For example, on the east coast, North Carolina received $718,850 to preserve a total of 104 non-profit jobs that might otherwise have been eliminated due to the economy. Nancy Trovillion, deputy director of the N.C. Arts Council, said “we had 79 requests from many of the state’s top arts organizations but only enough money to fund 18.”
While in Los Angeles the Otis College of Art Design report on the local creative economy is still making headlines. The Apparel News website takes heart that the creative economy in Los Angeles “is projected to grow by an estimated 4,000 jobs, or 1.6 percent, by 2013.”
From today’s creative economy news review it seems as if much of the world is pursuing policies and efforts that promote an industrious creative economy sector while the participants in the world’s largest economy are left to chaotically duke it out individually.
Articles and Links Below
Prime Minister: ‘British design and architecture are second to none’ (Architects Journal, UK)
“I believe that the countries that will succeed in the modern world are the countries that have that creativity, are able to show that in practice by architecture, design, fashion, music and everything else that is associated with creative industries.” Read More
Industry showcases ‘help grow creative sector’ (Liverpool Daily, UK)
“Tara Badami, director of festival organiser Design Initiative, said: “Despite shocking weather over 1,500 visitors braved the elements to visit the Eco Design show and shopped, networked and had fun making their own creations in the workshops. “I believe we really boosted the local design economy and have put people in touch with each other that will go on to create new products and new businesses.” Read More
Imagining a new future for Berlin (The Local, Germany)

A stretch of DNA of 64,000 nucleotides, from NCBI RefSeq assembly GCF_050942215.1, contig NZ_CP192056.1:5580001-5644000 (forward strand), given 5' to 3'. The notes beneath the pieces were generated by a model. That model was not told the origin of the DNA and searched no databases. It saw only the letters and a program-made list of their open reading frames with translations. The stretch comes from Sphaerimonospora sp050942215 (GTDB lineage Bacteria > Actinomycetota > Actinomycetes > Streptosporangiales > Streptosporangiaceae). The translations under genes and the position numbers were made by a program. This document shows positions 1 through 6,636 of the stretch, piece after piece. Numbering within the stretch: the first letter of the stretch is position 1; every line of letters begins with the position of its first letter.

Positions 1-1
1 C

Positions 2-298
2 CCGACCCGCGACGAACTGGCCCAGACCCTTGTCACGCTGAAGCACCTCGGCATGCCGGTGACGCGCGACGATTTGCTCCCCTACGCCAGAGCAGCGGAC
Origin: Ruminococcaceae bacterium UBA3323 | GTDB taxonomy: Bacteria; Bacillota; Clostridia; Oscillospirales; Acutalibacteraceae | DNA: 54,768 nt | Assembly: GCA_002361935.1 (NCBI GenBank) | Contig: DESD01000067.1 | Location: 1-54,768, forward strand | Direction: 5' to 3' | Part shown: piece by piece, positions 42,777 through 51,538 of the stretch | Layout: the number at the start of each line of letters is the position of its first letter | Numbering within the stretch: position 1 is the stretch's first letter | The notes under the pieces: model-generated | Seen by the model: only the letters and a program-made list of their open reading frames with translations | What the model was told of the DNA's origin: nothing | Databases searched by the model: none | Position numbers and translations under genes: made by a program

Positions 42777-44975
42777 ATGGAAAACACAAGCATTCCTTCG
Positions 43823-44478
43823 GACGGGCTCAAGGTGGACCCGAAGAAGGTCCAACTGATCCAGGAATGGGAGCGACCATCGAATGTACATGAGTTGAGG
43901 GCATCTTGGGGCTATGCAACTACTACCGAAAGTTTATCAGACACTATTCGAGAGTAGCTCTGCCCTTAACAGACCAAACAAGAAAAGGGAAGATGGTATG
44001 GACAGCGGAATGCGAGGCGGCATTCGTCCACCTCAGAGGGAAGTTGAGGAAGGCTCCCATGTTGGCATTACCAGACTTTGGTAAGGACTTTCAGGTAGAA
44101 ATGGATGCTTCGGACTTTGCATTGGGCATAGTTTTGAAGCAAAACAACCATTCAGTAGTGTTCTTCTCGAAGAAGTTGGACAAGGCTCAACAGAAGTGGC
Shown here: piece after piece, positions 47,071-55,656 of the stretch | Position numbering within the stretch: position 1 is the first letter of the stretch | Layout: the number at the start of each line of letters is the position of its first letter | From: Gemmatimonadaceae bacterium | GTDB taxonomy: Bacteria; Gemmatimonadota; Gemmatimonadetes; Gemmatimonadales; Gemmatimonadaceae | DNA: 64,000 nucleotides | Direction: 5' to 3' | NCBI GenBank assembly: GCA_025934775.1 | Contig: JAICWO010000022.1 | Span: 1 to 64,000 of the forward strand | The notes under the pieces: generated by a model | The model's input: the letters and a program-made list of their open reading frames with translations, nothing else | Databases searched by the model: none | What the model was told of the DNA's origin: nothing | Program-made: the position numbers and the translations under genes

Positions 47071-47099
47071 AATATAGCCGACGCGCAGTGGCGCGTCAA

“Ares Kalandides, an expert on developing the creative industries, said Berlin still stands to gain economically by fostering the city’s cultural fecundity. “Berlin’s opportunity is not so much in attracting businesses, but in enhancing the business that it already has,” said Kalandides. “Large corporations, if they move at all today, they do not move to Western Europe, they move to Eastern Europe or Asia. I think this is a very 1970s and 80s policy, trying to attract large investments.” Read More
International Events Secure State’s Status as Design Hub (Government Statements, Australia)
“Design Week will be an ideal platform to showcase local design companies to an international audience and also offers design professionals, educators, students, government officers, journalists, and anyone interested in design extensive professional development and networking opportunities.” Read More
Arts Council Receives State Grant for Grassroots Program (The Pilot, US)
“We had 79 requests from many of the state’s top arts organizations but only enough money to fund 18,” she said. “We had to turn down many worthy requests. “We chose those organizations that made an urgent case that core positions would be lost without our funding.” Read More
Creative Economy Set for Growth in Los Angeles (Apparel News, US)
“Despite the down economy, the report estimates the creative economy actually grew in 2008. Statistics show that L.A.’s creative economy was valued at nearly $100 billion in 2007. The new report estimates the county’s creative economy reached $121 billion in 2008.” Read More